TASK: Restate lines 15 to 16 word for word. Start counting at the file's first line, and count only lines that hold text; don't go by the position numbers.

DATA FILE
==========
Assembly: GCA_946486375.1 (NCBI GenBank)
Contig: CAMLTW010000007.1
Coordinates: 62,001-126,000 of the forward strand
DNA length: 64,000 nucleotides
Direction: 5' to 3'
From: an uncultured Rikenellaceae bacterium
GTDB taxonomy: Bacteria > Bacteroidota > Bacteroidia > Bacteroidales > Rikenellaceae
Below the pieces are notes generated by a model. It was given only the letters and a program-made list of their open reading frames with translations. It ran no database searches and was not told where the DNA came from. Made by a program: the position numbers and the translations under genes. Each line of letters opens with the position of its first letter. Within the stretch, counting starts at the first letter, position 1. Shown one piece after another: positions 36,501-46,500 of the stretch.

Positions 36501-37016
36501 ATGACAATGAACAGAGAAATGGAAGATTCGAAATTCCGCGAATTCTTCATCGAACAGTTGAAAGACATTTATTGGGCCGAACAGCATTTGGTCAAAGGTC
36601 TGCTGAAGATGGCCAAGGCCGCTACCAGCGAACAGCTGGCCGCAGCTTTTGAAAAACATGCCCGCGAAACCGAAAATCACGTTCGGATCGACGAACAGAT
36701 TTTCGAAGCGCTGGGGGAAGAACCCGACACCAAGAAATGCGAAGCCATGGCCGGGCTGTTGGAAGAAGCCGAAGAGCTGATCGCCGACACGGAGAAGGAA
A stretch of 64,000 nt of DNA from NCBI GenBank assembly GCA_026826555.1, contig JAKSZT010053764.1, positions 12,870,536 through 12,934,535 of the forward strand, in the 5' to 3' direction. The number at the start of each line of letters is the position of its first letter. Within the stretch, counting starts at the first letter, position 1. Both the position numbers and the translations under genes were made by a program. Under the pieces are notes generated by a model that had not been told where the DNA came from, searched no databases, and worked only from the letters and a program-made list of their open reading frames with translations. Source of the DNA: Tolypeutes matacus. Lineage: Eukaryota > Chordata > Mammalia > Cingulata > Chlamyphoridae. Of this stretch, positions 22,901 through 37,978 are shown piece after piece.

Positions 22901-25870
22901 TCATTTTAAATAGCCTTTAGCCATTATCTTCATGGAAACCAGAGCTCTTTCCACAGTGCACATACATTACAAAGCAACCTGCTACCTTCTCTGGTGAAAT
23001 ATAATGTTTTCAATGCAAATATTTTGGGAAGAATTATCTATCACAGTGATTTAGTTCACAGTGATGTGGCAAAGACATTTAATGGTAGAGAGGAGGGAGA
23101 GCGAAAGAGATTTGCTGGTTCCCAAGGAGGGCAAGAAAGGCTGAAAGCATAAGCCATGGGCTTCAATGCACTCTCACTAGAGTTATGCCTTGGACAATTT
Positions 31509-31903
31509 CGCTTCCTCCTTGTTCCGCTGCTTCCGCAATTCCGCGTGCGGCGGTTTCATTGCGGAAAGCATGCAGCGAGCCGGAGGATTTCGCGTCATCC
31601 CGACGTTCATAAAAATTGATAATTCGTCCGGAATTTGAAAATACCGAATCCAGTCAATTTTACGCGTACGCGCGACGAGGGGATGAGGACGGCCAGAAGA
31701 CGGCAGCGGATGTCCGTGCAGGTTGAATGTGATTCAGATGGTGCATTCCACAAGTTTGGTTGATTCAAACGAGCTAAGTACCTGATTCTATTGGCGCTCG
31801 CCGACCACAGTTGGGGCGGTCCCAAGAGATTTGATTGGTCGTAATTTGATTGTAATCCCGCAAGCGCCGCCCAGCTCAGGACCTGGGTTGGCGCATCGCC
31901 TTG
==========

22901 TCATTTTAAATAGCCTTTAGCCATTATCTTCATGGAAACCAGAGCTCTTTCCACAGTGCACATACATTACAAAGCAACCTGCTACCTTCTCTGGTGAAAT
23001 ATAATGTTTTCAATGCAAATATTTTGGGAAGAATTATCTATCACAGTGATTTAGTTCACAGTGATGTGGCAAAGACATTTAATGGTAGAGAGGAGGGAGA